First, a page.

When an N_Port sends a PLOGI/FLOGI frame if initiator (or PLOGI_ACC/FLOGI_ACC if a target) or E_Port sends a ELP frame (or ELP_ACC if a target) after link recovery, encapsulation device 44, 45 captures it and generates a number of RRDYs proportional to the established login credit, available buffer memory and link distance. Credit recovery is implemented between the two encapsulation devices 44, 45 on either side of the DWDM network and also between the device and Fibre Channel, port 48, 49, respectively, attached thereto locally. Memory buffer synchronization between the two encapsulation devices 44, 45 is implemented using the encapsulation control header mechanism described herein. In case the link becomes idle, FC idles are encapsulated using the encapsulation control header.

The following describes Fibre Channel flow control over a DWDM link. In this example, Fibre Channel ports 48, 49 are true Fibre Channel ports. When Fibre Channel port 48 attempts to login to Fibre Channel port 49, it sends out a PLOGI (or FLOGI if a switch exists in between) frame with its available BB Credit. Fibre Channel port 49 responds back with its own BB credit. Encapsulation device 44 generates a number of RRDYs proportional to the login credit established by Fibre Channel port 48 and based on the amount of buffer memory on encapsulation device 45 and link distance. Since more RRDYs are generated locally towards Fibre Channel port 48, it can send out more frames which are stored in frame buffer 47. Frame buffer 47 is emptied based on the number of R_RDYs got from Fibre Channel port 49. The same process applies for data communication from Fibre Channel port 49 to Fibre Channel port 48.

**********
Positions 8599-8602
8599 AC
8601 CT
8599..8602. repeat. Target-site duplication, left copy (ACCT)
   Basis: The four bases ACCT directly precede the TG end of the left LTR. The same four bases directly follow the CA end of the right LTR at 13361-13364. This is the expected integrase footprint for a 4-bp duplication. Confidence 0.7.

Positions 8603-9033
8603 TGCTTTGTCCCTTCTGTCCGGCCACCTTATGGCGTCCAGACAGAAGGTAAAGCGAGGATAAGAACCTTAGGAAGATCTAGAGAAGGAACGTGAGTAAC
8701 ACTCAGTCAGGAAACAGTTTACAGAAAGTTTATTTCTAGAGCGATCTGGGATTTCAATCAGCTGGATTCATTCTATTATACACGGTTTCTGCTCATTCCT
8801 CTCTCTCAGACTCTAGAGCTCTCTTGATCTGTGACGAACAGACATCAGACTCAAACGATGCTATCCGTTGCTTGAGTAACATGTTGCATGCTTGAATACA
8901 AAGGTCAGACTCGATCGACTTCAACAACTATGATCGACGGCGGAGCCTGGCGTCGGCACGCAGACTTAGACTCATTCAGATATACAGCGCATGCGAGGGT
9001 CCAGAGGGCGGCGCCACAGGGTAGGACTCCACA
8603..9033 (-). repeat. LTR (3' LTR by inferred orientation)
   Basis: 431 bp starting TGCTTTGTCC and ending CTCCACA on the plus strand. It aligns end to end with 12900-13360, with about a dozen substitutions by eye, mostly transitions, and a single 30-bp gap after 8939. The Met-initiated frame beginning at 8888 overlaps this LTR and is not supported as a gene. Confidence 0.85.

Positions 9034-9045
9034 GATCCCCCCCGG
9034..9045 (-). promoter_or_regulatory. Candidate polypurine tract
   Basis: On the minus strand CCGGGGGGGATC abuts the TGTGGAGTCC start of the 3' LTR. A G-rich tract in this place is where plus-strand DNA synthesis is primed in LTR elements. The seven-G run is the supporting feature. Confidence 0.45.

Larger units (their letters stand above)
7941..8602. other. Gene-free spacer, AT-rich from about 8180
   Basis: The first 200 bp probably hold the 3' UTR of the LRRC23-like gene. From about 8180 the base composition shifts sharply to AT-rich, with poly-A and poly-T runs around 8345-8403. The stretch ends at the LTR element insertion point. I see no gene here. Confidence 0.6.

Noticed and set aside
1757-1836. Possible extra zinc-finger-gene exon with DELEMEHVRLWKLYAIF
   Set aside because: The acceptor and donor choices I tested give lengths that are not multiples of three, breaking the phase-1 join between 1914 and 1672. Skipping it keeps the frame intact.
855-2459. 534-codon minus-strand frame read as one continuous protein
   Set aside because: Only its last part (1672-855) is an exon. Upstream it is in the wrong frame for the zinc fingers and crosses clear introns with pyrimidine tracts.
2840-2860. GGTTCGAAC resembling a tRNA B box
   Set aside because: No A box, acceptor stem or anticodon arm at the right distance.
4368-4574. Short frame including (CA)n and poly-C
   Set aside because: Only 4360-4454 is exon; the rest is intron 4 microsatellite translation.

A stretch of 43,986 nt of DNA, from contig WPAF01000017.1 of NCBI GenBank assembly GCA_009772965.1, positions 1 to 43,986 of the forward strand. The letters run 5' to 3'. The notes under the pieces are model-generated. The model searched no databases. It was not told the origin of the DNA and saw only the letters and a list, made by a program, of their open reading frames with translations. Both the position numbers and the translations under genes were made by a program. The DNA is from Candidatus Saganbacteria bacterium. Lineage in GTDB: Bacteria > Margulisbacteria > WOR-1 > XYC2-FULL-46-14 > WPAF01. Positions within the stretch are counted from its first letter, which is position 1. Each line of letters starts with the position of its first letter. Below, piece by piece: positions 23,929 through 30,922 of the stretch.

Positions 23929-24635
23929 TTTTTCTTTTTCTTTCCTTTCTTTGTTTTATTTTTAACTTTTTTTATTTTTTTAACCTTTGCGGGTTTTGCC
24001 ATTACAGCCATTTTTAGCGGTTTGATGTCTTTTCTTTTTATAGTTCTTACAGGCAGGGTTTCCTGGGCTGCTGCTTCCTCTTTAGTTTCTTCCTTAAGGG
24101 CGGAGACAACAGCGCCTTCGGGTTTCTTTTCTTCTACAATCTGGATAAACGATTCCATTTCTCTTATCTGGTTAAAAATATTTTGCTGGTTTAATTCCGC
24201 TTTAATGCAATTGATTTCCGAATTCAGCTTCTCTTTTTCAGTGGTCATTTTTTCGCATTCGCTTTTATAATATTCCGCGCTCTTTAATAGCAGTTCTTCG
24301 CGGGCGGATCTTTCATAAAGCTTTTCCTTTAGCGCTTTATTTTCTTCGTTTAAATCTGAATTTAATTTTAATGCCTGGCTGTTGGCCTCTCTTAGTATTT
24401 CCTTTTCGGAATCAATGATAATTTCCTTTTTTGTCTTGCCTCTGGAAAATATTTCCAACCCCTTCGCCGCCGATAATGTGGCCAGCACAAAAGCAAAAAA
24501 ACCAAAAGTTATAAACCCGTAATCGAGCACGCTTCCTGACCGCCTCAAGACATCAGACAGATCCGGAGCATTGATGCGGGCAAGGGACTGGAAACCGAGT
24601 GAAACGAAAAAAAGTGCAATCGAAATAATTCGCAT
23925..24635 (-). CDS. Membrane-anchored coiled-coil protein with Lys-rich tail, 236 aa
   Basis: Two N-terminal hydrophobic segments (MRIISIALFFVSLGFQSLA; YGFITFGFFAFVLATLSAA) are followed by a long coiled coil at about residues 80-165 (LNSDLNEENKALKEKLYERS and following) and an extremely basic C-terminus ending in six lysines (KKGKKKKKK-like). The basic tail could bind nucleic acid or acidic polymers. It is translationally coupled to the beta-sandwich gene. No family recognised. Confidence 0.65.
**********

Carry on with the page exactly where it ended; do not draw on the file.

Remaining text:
By providing expediting of delivery indication (R_RDY) capability buffering on the Ingress end and buffering on Egress end, the encapsulation provides distance extension. To extend operation to longer distances, it expedites the delivery indication to the sender causing the sender to send sufficient data to keep the link full, buffers the excess data before it reaches the receiver (in the event the receiver is unable to accommodate the additional data in its limited buffer) and finally forwards it to the receiver as and when the receiver is able to receive it.

Other mode bit definitions include sequence number and pause timer (PT). The sequence number is used for detecting lost or duplicated frames. The pause timer is used for Gigabit Ethernet flow control (IEEE 802.3z).

The second encapsulation control headers are transmitted based on Fibre Channel frame reception. The encapsulation control header contains information on Fibre Channel frame length, Fibre Channel credit management information, whether or not it is ordered sequence, and representation of last client frame. The second header is also protected by an 8-bit CRC. The encapsulation header information is exchanged periodically between nodes both on ingress and egress paths. For example, if line size is chosen to be 256, when there are idles equal to 25 Max size Fibre Channel frames on the Fibre Channel line side, a payload containing Fibre Channel idles with encapsulation header is inserted.